C. J.: When New Scale announced the SQL-1.5 piezoelectric motor in 2007, the typical applications that you mentioned for the product were phone cameras and medical devices. Tell us about some of the products in which it has been implemented since 2007.
David: We started pursuing mobile phone cameras in 2005 and were very close to adoption by 2010. However, by 2012, nearly all camera phones used voice coil motors (VCM) for focus. The key reasons were lower price and shifting system specifications that favored VCMs. By 2012, we had “pivoted” the company to medical, industrial, aerospace, and defense markets. Our core products today are micro-mechatronic modules (M3) that provide embedded rotary and linear motion is the smallest and most demanding applications (Figure 1).
David: Our essential message is: “Embedded motion makes great products smaller” (Figure 2). All M3 modules integrate a tiny piezoelectric SQUIGGLE or UTAF motor, drive electronics, position sensor, precision mechanisms, and microprocessor with embedded closed-loop firmware. Customers only need to provide 3- to 6-V DC power and serial digital commands. The unique value of our M3 motion modules is the elimination of separate electronics. This is a paradigm shift for our markets. Prospective customers do not expect an embedded solution and many look under the table for the “hidden” electronics. Communicating the unique value of our all-in-one systems our biggest marketing challenge.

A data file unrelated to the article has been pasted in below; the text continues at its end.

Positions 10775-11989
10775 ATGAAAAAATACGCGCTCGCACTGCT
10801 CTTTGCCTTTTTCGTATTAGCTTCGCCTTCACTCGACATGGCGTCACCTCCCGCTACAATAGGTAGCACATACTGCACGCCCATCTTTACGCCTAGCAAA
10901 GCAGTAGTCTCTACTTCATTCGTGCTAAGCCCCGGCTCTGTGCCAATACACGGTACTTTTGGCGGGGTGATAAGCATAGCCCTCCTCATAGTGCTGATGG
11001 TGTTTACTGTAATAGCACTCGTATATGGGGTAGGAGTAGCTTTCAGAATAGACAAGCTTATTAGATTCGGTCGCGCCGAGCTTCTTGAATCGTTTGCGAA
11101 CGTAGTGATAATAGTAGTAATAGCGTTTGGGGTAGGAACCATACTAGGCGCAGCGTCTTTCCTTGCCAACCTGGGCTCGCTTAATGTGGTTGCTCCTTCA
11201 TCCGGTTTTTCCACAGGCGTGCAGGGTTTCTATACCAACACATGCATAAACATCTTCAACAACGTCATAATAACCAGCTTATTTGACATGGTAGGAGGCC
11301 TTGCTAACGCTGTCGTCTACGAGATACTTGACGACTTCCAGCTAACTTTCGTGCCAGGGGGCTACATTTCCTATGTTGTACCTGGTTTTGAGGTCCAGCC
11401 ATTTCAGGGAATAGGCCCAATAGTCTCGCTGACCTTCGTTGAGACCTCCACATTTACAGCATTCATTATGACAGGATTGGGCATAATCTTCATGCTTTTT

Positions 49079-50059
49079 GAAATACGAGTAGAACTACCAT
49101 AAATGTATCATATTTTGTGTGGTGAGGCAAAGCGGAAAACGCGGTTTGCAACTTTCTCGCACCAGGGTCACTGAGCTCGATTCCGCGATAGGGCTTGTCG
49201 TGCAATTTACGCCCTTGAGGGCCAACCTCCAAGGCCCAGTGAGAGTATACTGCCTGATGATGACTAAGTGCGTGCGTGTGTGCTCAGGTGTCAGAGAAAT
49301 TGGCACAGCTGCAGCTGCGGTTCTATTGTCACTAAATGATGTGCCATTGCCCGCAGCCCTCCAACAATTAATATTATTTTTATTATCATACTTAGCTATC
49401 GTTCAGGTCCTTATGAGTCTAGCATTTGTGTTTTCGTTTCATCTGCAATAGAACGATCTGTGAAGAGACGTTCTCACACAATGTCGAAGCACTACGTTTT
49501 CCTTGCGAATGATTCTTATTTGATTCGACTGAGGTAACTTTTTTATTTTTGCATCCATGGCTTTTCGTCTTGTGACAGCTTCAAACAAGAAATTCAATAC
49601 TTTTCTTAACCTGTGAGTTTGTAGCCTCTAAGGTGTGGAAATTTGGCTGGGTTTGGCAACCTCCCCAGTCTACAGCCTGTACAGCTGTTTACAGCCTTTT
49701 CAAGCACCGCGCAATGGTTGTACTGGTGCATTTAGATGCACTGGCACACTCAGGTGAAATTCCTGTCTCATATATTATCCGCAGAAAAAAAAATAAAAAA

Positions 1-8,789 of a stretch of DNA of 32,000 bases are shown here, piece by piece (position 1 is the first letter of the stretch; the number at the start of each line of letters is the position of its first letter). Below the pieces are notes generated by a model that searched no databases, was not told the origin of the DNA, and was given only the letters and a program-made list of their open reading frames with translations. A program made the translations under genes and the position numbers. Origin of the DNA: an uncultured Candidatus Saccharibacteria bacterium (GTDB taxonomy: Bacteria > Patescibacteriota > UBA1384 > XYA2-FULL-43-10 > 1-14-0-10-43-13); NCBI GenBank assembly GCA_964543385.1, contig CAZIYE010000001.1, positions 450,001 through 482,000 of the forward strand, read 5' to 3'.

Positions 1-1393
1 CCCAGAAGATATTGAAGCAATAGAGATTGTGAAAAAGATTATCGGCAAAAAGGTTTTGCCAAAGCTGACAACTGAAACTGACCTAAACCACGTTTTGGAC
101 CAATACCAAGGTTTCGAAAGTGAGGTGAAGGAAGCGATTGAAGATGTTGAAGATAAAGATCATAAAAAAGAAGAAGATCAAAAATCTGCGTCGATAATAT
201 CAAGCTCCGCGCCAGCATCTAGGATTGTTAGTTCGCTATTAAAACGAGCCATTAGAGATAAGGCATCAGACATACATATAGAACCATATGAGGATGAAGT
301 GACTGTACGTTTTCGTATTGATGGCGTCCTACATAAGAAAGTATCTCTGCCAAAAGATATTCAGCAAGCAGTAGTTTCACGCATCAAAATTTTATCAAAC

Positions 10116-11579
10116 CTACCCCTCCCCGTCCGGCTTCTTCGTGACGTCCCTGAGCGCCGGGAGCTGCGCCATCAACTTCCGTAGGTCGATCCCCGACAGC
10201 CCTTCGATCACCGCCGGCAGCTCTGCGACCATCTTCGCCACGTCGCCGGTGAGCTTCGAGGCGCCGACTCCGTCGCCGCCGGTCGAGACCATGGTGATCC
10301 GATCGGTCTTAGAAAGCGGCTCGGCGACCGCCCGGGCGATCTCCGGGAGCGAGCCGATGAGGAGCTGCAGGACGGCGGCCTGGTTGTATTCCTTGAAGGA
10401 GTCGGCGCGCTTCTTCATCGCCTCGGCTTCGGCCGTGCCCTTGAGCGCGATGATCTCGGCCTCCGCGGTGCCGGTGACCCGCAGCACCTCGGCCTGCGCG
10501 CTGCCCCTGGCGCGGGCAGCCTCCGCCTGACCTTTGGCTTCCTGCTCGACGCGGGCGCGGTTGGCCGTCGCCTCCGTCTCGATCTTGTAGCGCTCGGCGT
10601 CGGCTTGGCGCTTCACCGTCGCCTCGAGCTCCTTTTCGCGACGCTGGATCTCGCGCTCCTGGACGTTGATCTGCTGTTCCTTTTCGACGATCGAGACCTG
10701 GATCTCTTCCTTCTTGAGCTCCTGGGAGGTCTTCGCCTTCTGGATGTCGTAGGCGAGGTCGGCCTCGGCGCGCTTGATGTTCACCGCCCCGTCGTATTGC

David: We engage many customers that need small motion modules with unique specifications. This development work is completed as a customer funded project with the potential to become a regularly manufacture product.
A recent project created completely new two-axis beam steering module that uses two rotating mirrors on orthogonal axes. The beam range is ±40° and the closed-loop position resolution is 0.05°. The module thickness was only 6 mm and can fit inside the display of a laptop computer.